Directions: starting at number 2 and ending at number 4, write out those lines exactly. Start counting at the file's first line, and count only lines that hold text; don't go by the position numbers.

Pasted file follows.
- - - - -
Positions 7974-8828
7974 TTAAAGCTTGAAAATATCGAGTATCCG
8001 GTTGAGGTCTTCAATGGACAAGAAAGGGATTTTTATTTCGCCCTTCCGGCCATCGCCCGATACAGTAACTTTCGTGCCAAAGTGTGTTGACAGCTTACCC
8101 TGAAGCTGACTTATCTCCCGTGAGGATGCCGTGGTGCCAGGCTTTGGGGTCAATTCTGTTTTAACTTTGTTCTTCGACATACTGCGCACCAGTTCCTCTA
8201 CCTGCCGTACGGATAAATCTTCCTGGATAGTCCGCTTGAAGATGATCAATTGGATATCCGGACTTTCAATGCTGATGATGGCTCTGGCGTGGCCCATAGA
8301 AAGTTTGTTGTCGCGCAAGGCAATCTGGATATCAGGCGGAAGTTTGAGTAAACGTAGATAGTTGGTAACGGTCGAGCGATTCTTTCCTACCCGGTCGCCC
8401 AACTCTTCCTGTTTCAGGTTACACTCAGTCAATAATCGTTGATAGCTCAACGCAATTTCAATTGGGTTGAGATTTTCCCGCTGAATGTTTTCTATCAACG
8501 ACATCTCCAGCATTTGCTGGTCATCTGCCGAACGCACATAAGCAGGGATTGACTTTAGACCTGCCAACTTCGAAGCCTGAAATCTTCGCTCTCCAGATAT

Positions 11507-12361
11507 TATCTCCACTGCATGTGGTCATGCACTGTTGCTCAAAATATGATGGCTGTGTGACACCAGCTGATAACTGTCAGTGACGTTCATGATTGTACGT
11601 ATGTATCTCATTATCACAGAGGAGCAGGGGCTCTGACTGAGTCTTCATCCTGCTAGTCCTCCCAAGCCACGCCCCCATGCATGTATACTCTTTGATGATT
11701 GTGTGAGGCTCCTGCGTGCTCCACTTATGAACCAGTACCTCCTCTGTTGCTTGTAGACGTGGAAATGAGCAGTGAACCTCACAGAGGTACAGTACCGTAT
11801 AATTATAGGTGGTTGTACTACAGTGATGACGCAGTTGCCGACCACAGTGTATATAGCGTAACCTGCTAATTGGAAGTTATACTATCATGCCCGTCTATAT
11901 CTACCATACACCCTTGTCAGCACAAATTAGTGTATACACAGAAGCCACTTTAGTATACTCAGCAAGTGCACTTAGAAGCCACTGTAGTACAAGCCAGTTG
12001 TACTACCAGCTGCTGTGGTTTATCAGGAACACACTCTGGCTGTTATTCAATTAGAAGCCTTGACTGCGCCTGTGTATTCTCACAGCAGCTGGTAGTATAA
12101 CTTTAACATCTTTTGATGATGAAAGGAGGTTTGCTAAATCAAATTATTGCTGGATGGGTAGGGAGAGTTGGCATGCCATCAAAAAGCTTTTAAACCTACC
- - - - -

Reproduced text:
7974 TTAAAGCTTGAAAATATCGAGTATCCG
8001 GTTGAGGTCTTCAATGGACAAGAAAGGGATTTTTATTTCGCCCTTCCGGCCATCGCCCGATACAGTAACTTTCGTGCCAAAGTGTGTTGACAGCTTACCC
8101 TGAAGCTGACTTATCTCCCGTGAGGATGCCGTGGTGCCAGGCTTTGGGGTCAATTCTGTTTTAACTTTGTTCTTCGACATACTGCGCACCAGTTCCTCTA